My wife and I road-tripped to Little Rock last weekend to see Waxahatchee, the Alabama-rooted/New York-based indie rock band fronted by Katie Crutchfield.
Waxahatchee’s latest album, Out in the Storm, was one of my very favorites from last year. It tightens Crutchfield’s singer-songwriter tendencies into rock-and-roll. Riffs, beats, and bass lines conspire to elevate a song-cycle about a relationship seen clearly in Crutchfield’s rear-view. It’s half-an-hour long, and nearly a year and dozens of spins later, its tricks still work.
Waxahatchee was playing a double-headliner tour with Hurray for the Riff Raff, a roostier band fronted by Bronx-raised Puerto Rican singer Alynda Segarra. I’d seen Segarra once before, but solo, in an outdoor setting with questionable sound. Waxahatchee was the pull; Hurray for the Riff Raff was a nice bonus.
As it turned out, even making the club a few minutes before 9:30, we missed the first three-or-four songs of Waxahatchee’s middle set. When Crutchfield grew annoyed at the loud talking during her quieter numbers, she pulled the plug on the show a few songs short. It was a disappointment. Hurray for the Riff Raff made it not matter.
Segarra’s crack band blended Latin rhythms, soul cadences, folk melodies. This is an Americana I want to hear. Her music and stage presence echoed, at various times, Bob Dylan, David Bowie, Debbie Harry.
They played in front of a big banner with the words WE’RE ALL IN THIS TOGETHER and played songs that fit the theme: “Rican Beach,” surveying a theft and devastation grown worse since the song was written. “Hungry Ghost,” dedicated to “all the queers.” “Nothing’s Gonna Change That Girl,” about life impervious to a male gaze. “Living in the City,” a Lou Reed-meets-Woody Guthrie paean-of-sorts to city life. And the closing “Pa’Lante,” both exhortation and comfort, translating as “onward” or “forward.”
In contrast to their tourmates, Hurray for the Riff Raff played this small club in this small city like they were in the midst of a world-altering triumph, and when they bounded back onto the stage for an encore, I wondered how they’d follow themselves.
The first notes were familiar and my immediate thought was don’t be a tease, don’t be a tease.
It wasn’t. They played Bruce Springsteen’s “Dancing in the Dark,” and I’m convinced that of the thousands if not millions of songs known to humankind none would have been as perfect in this moment.
Here they are playing it at another club, on another night:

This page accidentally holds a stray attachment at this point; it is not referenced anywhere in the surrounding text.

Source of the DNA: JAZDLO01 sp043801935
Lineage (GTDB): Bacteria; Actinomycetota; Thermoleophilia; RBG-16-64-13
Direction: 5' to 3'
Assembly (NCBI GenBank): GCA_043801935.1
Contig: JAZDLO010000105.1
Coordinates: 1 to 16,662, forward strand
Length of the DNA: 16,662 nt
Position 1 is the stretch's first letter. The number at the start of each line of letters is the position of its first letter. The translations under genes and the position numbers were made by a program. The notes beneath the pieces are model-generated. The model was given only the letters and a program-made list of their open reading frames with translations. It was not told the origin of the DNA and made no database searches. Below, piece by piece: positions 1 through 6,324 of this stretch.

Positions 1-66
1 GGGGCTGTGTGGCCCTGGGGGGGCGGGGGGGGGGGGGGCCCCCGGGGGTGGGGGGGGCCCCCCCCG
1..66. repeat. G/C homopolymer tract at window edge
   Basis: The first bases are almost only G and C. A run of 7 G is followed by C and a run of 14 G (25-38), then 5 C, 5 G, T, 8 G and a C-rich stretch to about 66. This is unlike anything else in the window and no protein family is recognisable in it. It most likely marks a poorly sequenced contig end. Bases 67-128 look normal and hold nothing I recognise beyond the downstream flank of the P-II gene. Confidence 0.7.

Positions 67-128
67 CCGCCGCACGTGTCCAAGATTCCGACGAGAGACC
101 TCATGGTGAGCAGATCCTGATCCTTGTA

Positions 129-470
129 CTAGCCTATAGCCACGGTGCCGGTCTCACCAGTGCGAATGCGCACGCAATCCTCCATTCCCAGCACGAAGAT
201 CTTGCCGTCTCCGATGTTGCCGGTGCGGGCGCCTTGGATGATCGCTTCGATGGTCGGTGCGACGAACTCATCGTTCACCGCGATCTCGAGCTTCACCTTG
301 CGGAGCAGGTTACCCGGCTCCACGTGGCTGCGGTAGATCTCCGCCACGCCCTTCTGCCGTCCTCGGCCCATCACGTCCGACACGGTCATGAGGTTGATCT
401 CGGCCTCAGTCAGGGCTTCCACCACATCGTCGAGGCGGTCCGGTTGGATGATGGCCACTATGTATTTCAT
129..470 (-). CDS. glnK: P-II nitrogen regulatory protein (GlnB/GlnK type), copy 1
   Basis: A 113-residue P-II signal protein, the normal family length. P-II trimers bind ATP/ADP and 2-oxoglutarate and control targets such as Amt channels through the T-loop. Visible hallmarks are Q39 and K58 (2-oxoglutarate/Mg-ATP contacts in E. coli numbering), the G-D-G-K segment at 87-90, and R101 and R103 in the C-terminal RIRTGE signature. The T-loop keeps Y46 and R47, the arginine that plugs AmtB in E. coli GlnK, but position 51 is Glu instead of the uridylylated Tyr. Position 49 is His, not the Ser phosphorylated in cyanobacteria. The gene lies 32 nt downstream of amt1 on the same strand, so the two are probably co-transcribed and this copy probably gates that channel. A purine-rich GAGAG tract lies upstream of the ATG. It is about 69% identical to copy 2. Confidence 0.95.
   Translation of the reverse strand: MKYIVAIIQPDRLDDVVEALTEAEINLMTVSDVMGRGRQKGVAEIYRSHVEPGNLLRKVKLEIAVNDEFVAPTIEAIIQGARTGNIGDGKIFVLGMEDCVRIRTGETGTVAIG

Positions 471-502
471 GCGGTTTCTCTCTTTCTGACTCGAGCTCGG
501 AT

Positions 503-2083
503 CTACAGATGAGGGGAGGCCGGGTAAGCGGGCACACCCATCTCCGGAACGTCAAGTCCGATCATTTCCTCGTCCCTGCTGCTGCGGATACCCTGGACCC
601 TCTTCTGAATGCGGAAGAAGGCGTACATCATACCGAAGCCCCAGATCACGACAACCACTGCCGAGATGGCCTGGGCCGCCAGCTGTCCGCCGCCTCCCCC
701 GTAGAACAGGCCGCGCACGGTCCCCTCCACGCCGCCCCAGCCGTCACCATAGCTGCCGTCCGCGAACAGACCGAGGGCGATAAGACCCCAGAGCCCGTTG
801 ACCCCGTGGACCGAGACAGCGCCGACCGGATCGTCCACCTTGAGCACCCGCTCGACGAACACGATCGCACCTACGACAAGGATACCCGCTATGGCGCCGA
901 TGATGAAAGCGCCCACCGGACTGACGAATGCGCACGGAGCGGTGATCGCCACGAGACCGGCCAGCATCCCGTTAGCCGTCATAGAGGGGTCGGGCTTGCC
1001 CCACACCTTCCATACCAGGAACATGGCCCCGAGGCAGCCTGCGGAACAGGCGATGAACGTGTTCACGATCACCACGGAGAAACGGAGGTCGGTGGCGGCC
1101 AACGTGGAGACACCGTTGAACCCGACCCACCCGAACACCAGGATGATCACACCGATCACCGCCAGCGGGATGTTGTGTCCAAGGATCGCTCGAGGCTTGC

“Dancing in the Dark” is Springsteen’s most successful single, from his most successful album, 1984’s Born in the USA. And while I’ll argue with anyone that it’s also his best album, it’s not as fashionable a taste today as some of the records that came before. The keyboard riffs and booming drums suggest a specific time, a specific studio-to-radio sound. It’s harder to be romantic about that music than about Born to Run, for instance.
But Hurray for the Riff Raff didn’t play it tongue-in-cheek. They didn’t play it nostalgic. They weren’t amused with themselves. They played it as an anthem that bundled up all of the feelings of their preceding set and launched them skyward, like a shot from a confetti cannon.
“I ain’t nothing but tired/I’m just tired and bored with myself”
“You can’t start a fire/Can’t start a fire without a spark”
“There’s something happening somewhere/Baby, I just know there is”
“You say you gotta stay hungry/Hey, baby, I’m just about starving tonight”
The song is struggle as celebration. Personal as political. Dancing in the dark as an expression of defiance.
My favorite moment of 2018 is likely to remain the sight of Hurray for the Riff Raff’s keyboard player, Sarah Goldstone, bouncing along, playing these don’t-call-them-corny riffs, smiling to herself.
This was the best, most righteous, and most perfect cover I’d heard since … another Bruce Springsteen cover by another contemporary female singer at least partly representing a marginalized community.
Memphis’ Julien Baker covered Springsteen’s “Badlands,” from 1978’s Darkness on the Edge of Town, backstage at the Newport Folk Festival a couple of years ago:
As is common with Baker, she starts tentative and grows, finding herself in the song, talking herself into it, before nearly coming undone at the end, in a final verse that grips you with both hands:
For the ones who had a notion
A notion deep inside
That it ain’t no sin to be glad you’re alive
I wanna find one face that ain’t looking through me
I wanna find one place
I wanna spit in the face of these badlands
Springsteen has long transcended his generation. But his music is still mostly associated with straight white guys like him, like me. Segarra and Baker claim this music. Take it somewhere else.
I used to think “Rosalita” and “Thunder Road” were the best Bruce Springsteen songs. Much like the signature “Born to Run,” they are thrilling, but there’s just so much Bruce Springsteen in them. There’s so much of the moment of their creation in them.
Now I think the best Bruce Springsteen songs are “Dancing in the Dark” and “Badlands.” They are about right now. They are about tomorrow. They are the folk songs that inspired him. They belong fully to anyone who’s singing them, or anyone who’s singing along. They belong to you and to me and to Julien Baker and to Alynda Segarra.